### Example 1

```Thermochemistry
Part 4: Phase Changes &
Enthalpies of Formation
Specific Heat

Specific heat: The amount of heat that
must be added to a stated mass of a
substance to raise it’s temperature, with
no change in state.
q  mc T 
Example: How much heat is released by 250.0 g of H2O
as it cools from 85.0oC to 40.0oC? (Remember, specific
heat of water = 4.18 J/goC)
q = mcT
q = (250.0 g)(4.18 J/goC)(40.0-85.0)
q = -47,000 J = -47.0 kJ
But what if there is a phase change?
LATENT HEAT OF FUSION, Hfus

Definition: the enthalpy change (energy
absorbed) when a compound is converted
from a solid to a liquid without a change in
temperature.

“Latent” means hidden; the heat
absorbed/released during a phase change
does not cause the temperature to change.

Note: Hfus for water is 334 J/g
LATENT HEAT OF FUSION, Hfus
A = solid
B = melting (solid + liquid)
C = liquid
D = boiling (liquid + gas)
E = gas
LATENT HEAT OF VAPORIZATION, Hvap

Definition: the enthalpy change (energy
absorbed) when one mole of the compound
is converted from a liquid to a gas without
a change in temperature.

Note: for water Hvap is 2260 J/g
LATENT HEAT OF VAPORIZATION,
Hvap
A = solid
B = melting (solid + liquid)
C = liquid
D = boiling (liquid + gas)
E = gas
Example 1: How much heat is released by 250.0 g of H2O as it cools
from 125.0C to -40.0C?
Five steps…
1. Cool the steam
2. Condense
3. Cool the liquid water
4. Freeze
5. Cool the solid ice
m∙csteam∙T
m(-Hvap)
m∙cwater∙T
m(-Hfus)
m∙cice∙T
Example 1: How much heat is released by 250.0 g of H2O as it cools
from 125.0C to -40.0C?
When substances change state, they often
have different specific heats:
 cice
= 2.09 J/goC
 cwater = 4.18 J/goC
 csteam = 2.03 J/goC
Example 1: How much heat is released by 250.0 g of H2O as it cools
from 125.0C to -40.0C?
cooling = exothermic → negative heat values
qsteam = mcT = (250.0g)(2.03J/goC)(100.0–125.0) = -12,700 J
qvap = mHvap = (250.0g)(-2260J/g) = -565,000 J
qwater = mcT = (250.0g)(4.18J/goC)(0-100) = -105,000 J
qfus = mHfus = (250.0g)(-334J/g) = -83,500 J
qice = mcT = (250.0g)(2.09J/goC)(-40.0-0) = -20,900 J
qtotal = -787,000J
-787 kJ
Now YOU try a few…
Example 2: How much heat energy is required to bring
135.5 g of water at 55.0oC to it’s boiling point (100.oC)
and then vaporize it?
Water must be heated to it’s boiling point.
q = mcT = (135.5 g)(4.18J/goC)(100-55)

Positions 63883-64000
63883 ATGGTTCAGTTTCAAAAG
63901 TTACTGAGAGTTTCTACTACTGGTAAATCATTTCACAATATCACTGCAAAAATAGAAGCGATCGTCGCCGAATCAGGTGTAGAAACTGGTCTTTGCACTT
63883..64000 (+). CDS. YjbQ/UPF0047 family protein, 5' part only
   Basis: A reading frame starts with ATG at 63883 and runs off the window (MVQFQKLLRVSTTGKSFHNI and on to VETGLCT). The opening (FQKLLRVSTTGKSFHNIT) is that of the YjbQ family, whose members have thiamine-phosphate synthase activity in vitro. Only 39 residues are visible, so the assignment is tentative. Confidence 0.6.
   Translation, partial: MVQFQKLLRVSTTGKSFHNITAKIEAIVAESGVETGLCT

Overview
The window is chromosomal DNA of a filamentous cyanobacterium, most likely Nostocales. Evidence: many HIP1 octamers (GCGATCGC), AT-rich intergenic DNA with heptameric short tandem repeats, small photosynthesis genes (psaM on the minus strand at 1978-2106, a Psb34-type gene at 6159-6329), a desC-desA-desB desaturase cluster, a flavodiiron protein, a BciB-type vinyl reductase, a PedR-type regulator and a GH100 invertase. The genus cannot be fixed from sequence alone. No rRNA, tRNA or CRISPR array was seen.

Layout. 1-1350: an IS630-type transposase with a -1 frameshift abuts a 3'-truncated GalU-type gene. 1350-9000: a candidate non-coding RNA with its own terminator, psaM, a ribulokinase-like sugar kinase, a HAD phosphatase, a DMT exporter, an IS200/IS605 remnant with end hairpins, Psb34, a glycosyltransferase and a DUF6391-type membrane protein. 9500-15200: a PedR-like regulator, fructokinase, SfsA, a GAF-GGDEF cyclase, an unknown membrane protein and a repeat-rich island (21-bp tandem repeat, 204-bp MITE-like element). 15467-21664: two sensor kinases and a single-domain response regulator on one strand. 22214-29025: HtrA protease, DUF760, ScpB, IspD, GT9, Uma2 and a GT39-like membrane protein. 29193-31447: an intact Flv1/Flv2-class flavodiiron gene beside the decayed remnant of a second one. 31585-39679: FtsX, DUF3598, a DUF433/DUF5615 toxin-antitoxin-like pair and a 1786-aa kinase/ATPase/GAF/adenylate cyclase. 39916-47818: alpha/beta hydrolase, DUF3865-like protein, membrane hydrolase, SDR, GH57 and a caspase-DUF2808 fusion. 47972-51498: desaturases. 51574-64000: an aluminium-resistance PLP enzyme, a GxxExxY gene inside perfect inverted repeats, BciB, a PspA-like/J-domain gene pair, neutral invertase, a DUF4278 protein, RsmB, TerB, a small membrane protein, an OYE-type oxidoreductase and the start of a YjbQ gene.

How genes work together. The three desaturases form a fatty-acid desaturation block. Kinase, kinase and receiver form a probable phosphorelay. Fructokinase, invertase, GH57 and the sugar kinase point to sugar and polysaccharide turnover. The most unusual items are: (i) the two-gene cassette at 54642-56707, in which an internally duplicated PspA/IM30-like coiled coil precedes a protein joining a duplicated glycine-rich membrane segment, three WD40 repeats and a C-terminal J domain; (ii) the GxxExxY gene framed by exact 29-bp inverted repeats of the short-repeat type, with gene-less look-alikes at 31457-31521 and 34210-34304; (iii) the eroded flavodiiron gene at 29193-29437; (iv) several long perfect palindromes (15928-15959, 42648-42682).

q = 25.5 kJ
2. Water must be vaporized:
q = mHvap = (135.5 g)(2260 J/g)
q = 306 kJ
3.
q = 25.5 kJ + 306 kJ = 332 kJ
1.
Example 3: How much energy is required to convert 15.0
g of ice at -12.5oC to steam at 123.0oC?
1.
2.
3.
4.
5.
Heat the ice
Melt the ice
Heat the water
Vaporize the water
Heat the steam.
Example 3: How much energy is required to convert 15.0
g of ice at -12.5oC to steam at 123.0oC?
qice = mcT = (15.0g)(2.09J/goC)(0.0 - -12.5) = 392 J
qfus = mHfus = (15.0g)(334J/g) = 5,010 J
qwater = mcT = (15.0g)(4.18J/goC)(100-0) = 6,270 J
qvap = mHvap = (15.0g)(2260J/g) = 33,900 J
qsteam = mcT = (15.0g)(2.03J/goC)(123.0-100.0) = 700. J
qtotal = 392 J + 5,010 J + 6,270 J + 33,900 J + 700. J = 46,300J
46.3 kJ
Enthalpies of Formation
enthalpy
H
change
(delta)

f
standard
conditions
formation
Enthalpies of Formation
 usually
exothermic
 see table for Hf value
 enthalpy of formation of an element
in its stable state = 0
 these can be used to calculate H
for a reaction
Standard Enthalpy Change
Standard enthalpy change, H, for a
given thermochemical equation is = to the
sum of the standard enthalpies of
formation of the product – the standard
enthalpies of formation of the reactants.
H

rxn

(H

products
f
) - (H
sum of
(sigma)

reactants
f
)
Standard Enthalpy Change

elements in their standard states can be omitted:
2 Al(s) + Fe2O3(s)  2 Fe(s) + Al2O3(s)
ΔHrxn =
(ΔHfproducts) - (ΔHfreactants)
ΔHrxn = ΔHfAl2O3 - ΔHfFe2O3
ΔHrxn = (-1676.0 kJ) – (-822.1 kJ)
ΔHrxn = -853.9 kJ
Standard Enthalpy Change

the coefficient of the products and reactants in
the thermochemical equation must be taken into
account:
2 Al(s) + 3 Cu2+(aq)
ΔHrxn =
 2 Al3+(aq) + 3 Cu(s)
(ΔHfproducts) - (ΔHfreactants)
ΔHrxn = 2ΔHfAl3+ - 3ΔHfCu2+
ΔHrxn = 2(-531.0 kJ) – 3(64.8 kJ)
ΔHrxn = -1256.4 kJ
Standard Enthalpy Change

Example: Calculate H for the combustion of
one mole of propane:
C3H8(g) + 5O2(g)  3CO2(g) + 4H2O(l)
ΔHrxn =
(ΔHfproducts) - (ΔHfreactants)
ΔHrxn = [3ΔHfCO2+4ΔHfH2O] - ΔHfC3H8
ΔHrxn = [3(-393.5kJ)+4(-285.8kJ)]–(-103.8 kJ)
ΔHrxn = -2219.9 kJ
Standard Enthalpy Change

Example: The thermochemical equation for the
combustion of benzene, C6H6, is:
C6H6(l) + 15/2 O2(g)  6CO2(g) + 3H2O(l)
H = -3267.4 kJ
Calculate the standard heat of formation of benzene.
-3267.4kJ = [6(-393.5kJ)+3(-285.8kJ)]–ΔHfC6H6
-3267.4kJ = -3218.4–ΔHfC6H6
-49.0kJ = –ΔHfC6H6
ΔHfC6H6 = +49.0 kJ
Standard Enthalpy Change

Example: When hydrochloric acid is added to a
solution of sodium carbonate, carbon dioxide gas
is formed. The equation for the reaction is:
2H+(aq) + CO32-(aq)  CO2(g) + H2O(l)
Calculate H for this thermochemical equation.
ΔH = [(-393.5kJ)+(-285.8kJ)]–[2(0 kJ)+(-677.1kJ)
ΔH = (-679.3kJ)–(-677.1kJ)
ΔH = -2.2 kJ
```